Published: July 4, 2021 | Updated: July 5, 2021

Hot stuff: Radio station rooted in community proved its worth during pandemic says boss

Kevin Scott, Director, Hot Radio: “My plan was simple. To create a true local radio station for the BCP area.” Picture: Dorset Biz News.
By Andrew Diprose, editor

“Support us so we can help others.”

The message to the business community from Hot Radio.

The not for profit station, which covers the BCP area, is the closest you’ll find to the long-gone local radio stations of old.

Once rooted in the local community but now based sometimes hundreds of miles away and streaming the same service to all parts of the UK.

But not Hot Radio and its sister station, Hot Gold.

Programmes are broadcast from its Ringwood Road studio complex in Poole.

The station has one full-time paid member of staff – Kevin Scott, Director, pictured – one part-time member and 81 volunteers.

As a community asset, it’s allowed to get up to half its income from commercial advertising and the rest from donations and grants.

By day Hot Radio’s main playlist is positive and upbeat rhythmic music from the mid-90s to today’s current chart hits with the best in dance, soul and RnB.

It’s aimed predominately at a 20-45 year age group.

Hot Mornings with Karl Davies is broadcast from 10am until midday Monday to Friday on Hot Radio.

Evenings and weekends feature specialist music programmes from established local and well known international DJ’s, specialising in playing house, garage, funk, soul, rock, reggae and more.

New sister station Hot Gold plays positive music from the 70s, 80s and 90s.

Hot Radio – ‘The Rhythm of the South’ – broadcasts to the BCP conurbation on FM.

It’s also on DAB digital radio across the whole of Dorset, Hampshire and the south coast and online or via smartspeakers.

Hot Gold – ‘The Soundtrack of your Life’ – broadcasts to the whole of Dorset on DAB digital radio and also online and on smartspeakers.

Kevin, 52, started as a DJ in nightclubs from his teens but got his first real break in radio with Bournemouth-based 107.6 The NRG – now rebadged Fire Radio 107.6 – in 1999.

He went on to work for a variety of stations including the then named Spire Radio in Salisbury and 3TR in Warminster before being asked to run Voice FM, a community radio station in Southampton.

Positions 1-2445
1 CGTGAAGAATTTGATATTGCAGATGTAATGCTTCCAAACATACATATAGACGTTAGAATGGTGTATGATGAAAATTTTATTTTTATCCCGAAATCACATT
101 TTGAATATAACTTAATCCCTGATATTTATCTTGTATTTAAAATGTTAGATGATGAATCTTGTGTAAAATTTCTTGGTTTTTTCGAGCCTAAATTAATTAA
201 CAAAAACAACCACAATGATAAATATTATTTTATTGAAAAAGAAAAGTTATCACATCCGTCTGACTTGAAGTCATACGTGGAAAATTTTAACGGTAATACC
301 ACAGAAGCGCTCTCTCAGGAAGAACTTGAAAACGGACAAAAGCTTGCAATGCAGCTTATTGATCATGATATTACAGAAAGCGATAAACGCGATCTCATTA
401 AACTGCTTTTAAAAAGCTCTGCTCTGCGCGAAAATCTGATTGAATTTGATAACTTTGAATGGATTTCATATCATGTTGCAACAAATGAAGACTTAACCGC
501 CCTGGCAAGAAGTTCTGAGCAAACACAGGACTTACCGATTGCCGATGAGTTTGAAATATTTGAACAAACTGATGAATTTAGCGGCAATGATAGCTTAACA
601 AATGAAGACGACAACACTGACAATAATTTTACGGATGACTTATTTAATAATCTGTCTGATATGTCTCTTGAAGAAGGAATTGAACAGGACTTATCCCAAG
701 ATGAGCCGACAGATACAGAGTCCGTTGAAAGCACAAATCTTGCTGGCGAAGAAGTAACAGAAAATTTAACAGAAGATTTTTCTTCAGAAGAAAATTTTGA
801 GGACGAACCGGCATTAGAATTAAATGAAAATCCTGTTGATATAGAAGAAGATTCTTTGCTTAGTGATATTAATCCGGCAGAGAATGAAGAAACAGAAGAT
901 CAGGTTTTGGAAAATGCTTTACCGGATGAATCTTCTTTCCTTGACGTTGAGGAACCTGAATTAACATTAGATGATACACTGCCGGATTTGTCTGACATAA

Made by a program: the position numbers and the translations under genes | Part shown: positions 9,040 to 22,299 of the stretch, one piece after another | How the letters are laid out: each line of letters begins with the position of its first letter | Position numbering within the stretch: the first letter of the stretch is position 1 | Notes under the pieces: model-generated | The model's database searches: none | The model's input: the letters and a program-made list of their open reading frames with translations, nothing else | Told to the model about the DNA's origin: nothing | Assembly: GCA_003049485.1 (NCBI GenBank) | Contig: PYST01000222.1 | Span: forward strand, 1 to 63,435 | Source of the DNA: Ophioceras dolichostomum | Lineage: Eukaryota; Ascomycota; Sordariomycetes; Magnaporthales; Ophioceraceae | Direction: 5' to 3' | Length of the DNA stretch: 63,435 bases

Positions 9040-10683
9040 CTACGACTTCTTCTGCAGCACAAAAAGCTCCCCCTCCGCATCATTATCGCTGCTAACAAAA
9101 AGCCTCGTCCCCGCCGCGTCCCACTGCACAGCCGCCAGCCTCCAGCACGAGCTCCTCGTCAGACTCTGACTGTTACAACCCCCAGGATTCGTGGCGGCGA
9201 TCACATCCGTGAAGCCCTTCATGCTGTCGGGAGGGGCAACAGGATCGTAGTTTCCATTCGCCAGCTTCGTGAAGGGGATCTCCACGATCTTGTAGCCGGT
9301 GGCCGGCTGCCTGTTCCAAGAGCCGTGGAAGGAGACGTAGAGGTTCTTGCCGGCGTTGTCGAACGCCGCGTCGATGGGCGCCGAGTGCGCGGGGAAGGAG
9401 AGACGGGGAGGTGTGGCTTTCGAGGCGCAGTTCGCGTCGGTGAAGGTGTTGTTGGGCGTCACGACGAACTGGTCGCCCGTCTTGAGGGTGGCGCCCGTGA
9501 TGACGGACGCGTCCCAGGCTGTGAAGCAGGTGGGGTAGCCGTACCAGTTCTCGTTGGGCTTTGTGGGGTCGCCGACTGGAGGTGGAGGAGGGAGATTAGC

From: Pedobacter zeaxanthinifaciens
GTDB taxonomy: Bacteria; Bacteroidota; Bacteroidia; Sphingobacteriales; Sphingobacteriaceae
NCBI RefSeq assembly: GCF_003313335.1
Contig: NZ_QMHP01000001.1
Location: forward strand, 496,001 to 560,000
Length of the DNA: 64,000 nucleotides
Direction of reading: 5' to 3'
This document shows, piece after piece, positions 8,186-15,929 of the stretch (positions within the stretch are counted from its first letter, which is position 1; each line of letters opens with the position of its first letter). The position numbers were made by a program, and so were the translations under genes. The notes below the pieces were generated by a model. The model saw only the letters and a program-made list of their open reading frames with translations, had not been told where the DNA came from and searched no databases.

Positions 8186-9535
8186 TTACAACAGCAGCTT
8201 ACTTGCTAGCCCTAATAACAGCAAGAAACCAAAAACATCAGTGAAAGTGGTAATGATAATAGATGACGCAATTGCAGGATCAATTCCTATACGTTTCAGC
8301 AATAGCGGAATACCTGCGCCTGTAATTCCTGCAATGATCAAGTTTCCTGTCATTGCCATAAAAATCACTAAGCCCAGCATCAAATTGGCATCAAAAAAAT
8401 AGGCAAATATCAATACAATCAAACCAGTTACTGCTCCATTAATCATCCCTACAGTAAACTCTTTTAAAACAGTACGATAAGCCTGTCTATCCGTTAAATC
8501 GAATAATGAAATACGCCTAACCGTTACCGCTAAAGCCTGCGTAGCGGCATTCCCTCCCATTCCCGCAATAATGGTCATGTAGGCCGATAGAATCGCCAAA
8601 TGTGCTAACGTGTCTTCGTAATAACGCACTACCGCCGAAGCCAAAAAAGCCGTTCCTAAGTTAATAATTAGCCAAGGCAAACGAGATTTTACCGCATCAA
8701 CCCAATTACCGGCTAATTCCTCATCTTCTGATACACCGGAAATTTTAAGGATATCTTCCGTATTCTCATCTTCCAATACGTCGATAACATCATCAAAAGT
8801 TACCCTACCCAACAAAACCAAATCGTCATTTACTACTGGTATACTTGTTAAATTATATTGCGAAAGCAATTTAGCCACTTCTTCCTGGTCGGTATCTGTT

On January 4, 2018 he took over the running of Hot Radio.

His first job was to pull together a team of DJs and presenters, many such as Martyn ‘The Hat’, pictured – who presents Hot Lunchbox from 12pm Monday to Thursday – he’d got to know on the nightclub DJ circuit.

Kevin, who has seven children aged ten to 24, said: “My plan was simple. To create a true local radio station for the BCP area.”

Hot Radio had just six volunteers in 2018 – that figure has since increased more than 13-fold – while the station needed to update its logo and overall sound.

The cost of audience research is prohibitive, but Kevin said the number of online listeners, 80,000, was an indication of the popularity of the station in 2021.

“You go around and whether it’s Sunseeker or Halfords, they’re listening to Hot Radio,” he said.

“The potential audience reach for us is 3.2m if you look at our whole region.”

As with many companies the pandemic wreaked havoc with finances.

Kevin said Hot Radio had lost income to the tune of £84,000+ just last March and April while its events, a proven money-spinner, had also been hit for six.

But he said: “We proved our true worth and acted as a lifeline to the community during the pandemic.

“Whether it was discussing mental health, talking to the Police and Crime Commissioner or just playing upbeat, positive and happy music, people really depended on us.”

And so back to the business community.

Fiona Harwood, Yellow Buses’ Marketing Sales Manager, with Kevin Scott and station team members alongside the Hot Radio Yellow bus. Picture: Paul Collins/Yellow Buses.

Hot Radio has forged close relationships with companies such as Yellow Buses, pictured,  but is looking for more commercial advertisers.

Costs can start from as little as £70 a week.

“If you were a plumber you’d need just one call-out and that would have paid for the advertising,” Kevin said.

Future plans include raising significant finance to help the station become more sustainable as well as improve studio facilities and partner with some of the area’s most high-profile events.

Kevin said: “We’re like a hub which help local charities to the tune of many thousands of pounds as well as provide opportunities for our amazing volunteers.

“As well as supporting charities and their fundraising events we’ve also collected over 3,000 toys for the Dorset Children’s Foundation at Christmas.

“It’s tough at times , and covering our monthly costs is a constant challenge but I’m proud of what we’ve done so far – and what I believe we can go on to achieve in the future.”